• What were some problems with those projects?
  • How did you work through those?

The answers to those questions should give clues to how involved they were with past projects, as well as how involved they might be during the current one.

The Naysayer

Just as every cloud has a silver lining to the idealist, every cloud holds a thunderstorm to the naysayer. This person can spot the roadblocks before others see them. They are quick to point out problems with possible solutions as well.

This is also the person who may take every project delay as a sign that a project is doomed.
Though dealing with a naysayer may seem taxing, their perspective can be helpful. Be careful of having too many naysayers though, as they feed off each other’s negativity.

The Apathetic

This personality may be the most difficult, especially in an environment where every team member has the potential to add value. Their lack of engagement can create moral issues as well as limit the scope of the project.

To reengage the apathetic person, try to discover what they value. What are the things they find meaningful? Asking them to talk about a previous successful project they were a part of is a great way to get them talking. Then ask, “What made that project successful?”

This process doesn’t have to be boring or take a lot of people’s time. Everyone has their daily tasks to complete along with new responsibilities involving the project, so it’s important to make it as efficient as possible.

But, taking the time to create a plan and cultivate buy in can help put their minds at ease. Change in culture and processes has a huge impact on an organization and the people who work there. Take time to understand the cast of characters.

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The 10% factor: taking longer than planned

July 4th, 2017

Routine I.T. fixes are usually quick, whether it be at the software, middleware or database level. Experienced I.T. professional service providers have a track record and method for resolving some of the most common problems.

However, sometimes despite everyone's best efforts, the perceived simple solution becomes a time-consuming fix. This is nerve-wracking for the I.T. professional, and frustrating for the client. Extra time required can cause business delays and create additional cost.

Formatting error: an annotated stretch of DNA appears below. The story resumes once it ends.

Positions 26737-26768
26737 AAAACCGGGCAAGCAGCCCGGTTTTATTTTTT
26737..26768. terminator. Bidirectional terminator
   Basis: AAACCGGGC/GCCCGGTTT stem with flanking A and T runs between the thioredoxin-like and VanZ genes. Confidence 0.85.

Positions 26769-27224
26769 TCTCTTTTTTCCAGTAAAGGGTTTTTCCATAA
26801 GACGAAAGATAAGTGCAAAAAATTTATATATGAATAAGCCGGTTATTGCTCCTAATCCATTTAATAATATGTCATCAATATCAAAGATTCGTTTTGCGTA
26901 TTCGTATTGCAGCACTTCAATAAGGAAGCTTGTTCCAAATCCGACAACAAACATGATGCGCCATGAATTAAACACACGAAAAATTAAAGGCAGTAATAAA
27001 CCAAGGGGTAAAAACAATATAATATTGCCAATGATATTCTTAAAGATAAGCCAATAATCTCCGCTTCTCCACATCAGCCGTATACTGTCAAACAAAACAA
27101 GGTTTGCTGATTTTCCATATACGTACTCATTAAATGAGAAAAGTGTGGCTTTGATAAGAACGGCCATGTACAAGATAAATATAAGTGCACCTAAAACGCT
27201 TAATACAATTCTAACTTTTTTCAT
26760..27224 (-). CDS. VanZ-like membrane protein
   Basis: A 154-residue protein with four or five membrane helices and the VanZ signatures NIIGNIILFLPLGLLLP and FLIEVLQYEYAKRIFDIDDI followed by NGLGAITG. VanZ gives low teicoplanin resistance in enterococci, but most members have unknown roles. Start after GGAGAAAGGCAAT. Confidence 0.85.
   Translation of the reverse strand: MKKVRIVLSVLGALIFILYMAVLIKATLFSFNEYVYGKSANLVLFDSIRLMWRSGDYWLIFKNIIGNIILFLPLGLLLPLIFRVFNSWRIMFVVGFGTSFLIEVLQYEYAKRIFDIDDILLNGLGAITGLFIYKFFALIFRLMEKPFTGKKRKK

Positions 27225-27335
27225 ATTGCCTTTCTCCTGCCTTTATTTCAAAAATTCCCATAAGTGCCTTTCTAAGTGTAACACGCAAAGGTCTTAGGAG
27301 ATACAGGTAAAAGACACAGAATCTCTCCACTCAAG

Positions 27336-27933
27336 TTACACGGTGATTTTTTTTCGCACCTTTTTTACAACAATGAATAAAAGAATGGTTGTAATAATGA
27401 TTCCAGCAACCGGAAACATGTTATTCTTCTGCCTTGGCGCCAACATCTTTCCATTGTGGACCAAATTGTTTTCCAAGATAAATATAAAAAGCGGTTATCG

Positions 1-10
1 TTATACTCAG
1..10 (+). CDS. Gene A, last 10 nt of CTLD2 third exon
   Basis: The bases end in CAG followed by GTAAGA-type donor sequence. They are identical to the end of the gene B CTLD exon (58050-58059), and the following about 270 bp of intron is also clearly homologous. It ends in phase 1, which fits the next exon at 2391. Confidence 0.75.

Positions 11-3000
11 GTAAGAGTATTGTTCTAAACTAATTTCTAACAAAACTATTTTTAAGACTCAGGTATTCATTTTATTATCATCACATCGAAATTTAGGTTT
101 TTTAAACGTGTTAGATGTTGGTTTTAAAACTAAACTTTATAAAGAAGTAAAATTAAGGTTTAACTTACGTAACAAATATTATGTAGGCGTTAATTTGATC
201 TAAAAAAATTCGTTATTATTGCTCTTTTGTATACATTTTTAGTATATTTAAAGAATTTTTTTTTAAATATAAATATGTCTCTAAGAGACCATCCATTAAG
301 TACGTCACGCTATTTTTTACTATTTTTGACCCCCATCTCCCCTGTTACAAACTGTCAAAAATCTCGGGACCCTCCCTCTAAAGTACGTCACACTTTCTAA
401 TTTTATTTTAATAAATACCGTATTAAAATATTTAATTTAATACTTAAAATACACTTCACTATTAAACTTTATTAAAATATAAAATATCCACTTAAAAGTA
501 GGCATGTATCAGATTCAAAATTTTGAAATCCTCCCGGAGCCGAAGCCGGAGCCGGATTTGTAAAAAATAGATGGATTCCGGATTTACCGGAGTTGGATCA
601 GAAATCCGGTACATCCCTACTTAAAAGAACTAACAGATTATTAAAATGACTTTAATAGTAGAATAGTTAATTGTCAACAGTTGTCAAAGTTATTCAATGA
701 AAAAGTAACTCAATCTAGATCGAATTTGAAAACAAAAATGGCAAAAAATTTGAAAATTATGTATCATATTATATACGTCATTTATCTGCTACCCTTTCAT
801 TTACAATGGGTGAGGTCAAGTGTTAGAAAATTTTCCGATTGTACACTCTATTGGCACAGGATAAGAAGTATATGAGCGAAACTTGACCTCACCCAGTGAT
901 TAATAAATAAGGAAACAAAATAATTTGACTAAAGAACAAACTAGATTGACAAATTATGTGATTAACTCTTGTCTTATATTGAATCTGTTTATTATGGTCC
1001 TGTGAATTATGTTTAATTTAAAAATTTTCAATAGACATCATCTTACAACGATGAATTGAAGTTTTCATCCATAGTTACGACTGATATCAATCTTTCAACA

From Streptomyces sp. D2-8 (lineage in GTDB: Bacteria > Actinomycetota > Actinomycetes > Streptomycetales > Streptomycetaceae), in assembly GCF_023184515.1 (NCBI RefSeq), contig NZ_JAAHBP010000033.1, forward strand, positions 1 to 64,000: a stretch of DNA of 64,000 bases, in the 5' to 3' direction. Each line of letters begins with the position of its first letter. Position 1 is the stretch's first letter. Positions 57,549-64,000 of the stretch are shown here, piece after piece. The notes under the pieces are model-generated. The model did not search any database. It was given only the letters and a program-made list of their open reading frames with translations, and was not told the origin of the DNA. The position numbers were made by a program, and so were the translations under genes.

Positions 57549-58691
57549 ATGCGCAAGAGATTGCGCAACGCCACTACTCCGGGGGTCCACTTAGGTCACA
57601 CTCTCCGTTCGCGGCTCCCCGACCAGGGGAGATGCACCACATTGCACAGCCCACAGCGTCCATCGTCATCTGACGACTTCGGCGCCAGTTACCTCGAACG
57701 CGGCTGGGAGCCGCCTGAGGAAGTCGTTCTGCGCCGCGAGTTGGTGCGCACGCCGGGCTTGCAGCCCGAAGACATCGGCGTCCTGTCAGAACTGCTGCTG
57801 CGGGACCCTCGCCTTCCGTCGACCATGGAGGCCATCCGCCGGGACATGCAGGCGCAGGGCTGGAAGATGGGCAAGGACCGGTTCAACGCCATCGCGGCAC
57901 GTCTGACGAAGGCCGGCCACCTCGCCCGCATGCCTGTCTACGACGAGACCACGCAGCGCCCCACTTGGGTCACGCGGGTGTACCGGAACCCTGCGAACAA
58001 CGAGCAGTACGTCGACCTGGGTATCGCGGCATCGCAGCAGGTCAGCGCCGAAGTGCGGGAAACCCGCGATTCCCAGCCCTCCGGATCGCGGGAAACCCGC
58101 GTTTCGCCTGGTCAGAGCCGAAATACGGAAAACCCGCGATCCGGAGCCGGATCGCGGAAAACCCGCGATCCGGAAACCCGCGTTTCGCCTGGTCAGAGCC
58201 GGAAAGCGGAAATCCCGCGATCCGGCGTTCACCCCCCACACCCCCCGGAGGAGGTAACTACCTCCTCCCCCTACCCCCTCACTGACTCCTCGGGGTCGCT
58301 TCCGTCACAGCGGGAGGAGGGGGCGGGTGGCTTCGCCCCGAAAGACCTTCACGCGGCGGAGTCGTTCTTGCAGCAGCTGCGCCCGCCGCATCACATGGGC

After years of working on I.T. issues both big and small, we can give a general idea for how long it will take to resolve common problems. But about 10% of the time, despite our experience and best efforts, the resolution takes longer than we anticipate. In our profession, we refer to this as the 10% factor, which every I.T. professional encounters.

Here are some things we do to prepare for this situation.

Communicate

When speaking with a client about their I.T. problem, we clearly communicate the possibility of the 10% factor up front. We let them know that while our goal is to resolve their problem in the estimated time period, sometimes issues take longer. We also know that our professionals have an extreme desire to solve the issue which we openly recognize as the catch-22 in managing expectations.

This conversation allows us to discuss appropriate expectations. We believe this is the first step in transparent, honest service to our clients.

Plan

Once appropriate expectations are set, we create a plan. This plan will include what the client desires if we encounter issues that will extend the time we originally estimated regarding the problem.

Some clients tell us to keep working on the issue until it is resolved. Other clients want to be notified immediately of any challenges the technician encounters in order to make decisions based on that conversation.

Discuss Risk

As human beings, we unfortunately often avoid discussions of risk. Yet, we know that effective planning includes identifying potential risk. We want our clients to have insight into the remedy for which they are hiring us, and educating them about possible risks and solutions is part of that discussion.

We want to help you resolve your I.T. issues so your business keeps moving forward. We believe communication, planning, and discussion of risk is the best way to tackle any issue.

If you have questions regarding this or any other I.T. challenge, please contact us to discuss how LSG Solutions can serve your business.